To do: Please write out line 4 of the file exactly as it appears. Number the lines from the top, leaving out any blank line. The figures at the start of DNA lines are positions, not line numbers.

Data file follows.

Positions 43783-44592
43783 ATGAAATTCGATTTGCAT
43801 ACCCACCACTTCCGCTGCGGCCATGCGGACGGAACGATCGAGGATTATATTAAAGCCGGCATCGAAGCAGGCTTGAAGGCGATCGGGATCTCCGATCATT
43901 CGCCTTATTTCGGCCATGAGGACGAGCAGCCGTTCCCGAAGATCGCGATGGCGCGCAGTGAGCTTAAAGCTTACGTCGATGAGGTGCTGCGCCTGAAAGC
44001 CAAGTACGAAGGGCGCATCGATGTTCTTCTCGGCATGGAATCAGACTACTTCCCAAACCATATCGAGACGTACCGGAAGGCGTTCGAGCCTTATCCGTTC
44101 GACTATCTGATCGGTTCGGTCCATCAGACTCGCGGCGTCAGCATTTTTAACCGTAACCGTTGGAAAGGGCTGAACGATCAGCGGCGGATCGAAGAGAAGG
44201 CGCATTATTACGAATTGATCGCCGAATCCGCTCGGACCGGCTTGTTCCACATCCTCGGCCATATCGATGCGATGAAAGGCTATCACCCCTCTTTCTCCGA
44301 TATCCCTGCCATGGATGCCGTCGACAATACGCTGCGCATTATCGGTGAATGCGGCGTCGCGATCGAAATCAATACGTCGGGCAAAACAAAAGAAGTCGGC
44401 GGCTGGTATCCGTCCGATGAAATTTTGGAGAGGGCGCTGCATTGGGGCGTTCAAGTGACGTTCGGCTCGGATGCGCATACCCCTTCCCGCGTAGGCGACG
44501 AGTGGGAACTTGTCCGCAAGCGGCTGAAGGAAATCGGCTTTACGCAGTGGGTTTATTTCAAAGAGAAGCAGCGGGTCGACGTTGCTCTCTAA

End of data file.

43901 CGCCTTATTTCGGCCATGAGGACGAGCAGCCGTTCCCGAAGATCGCGATGGCGCGCAGTGAGCTTAAAGCTTACGTCGATGAGGTGCTGCGCCTGAAAGC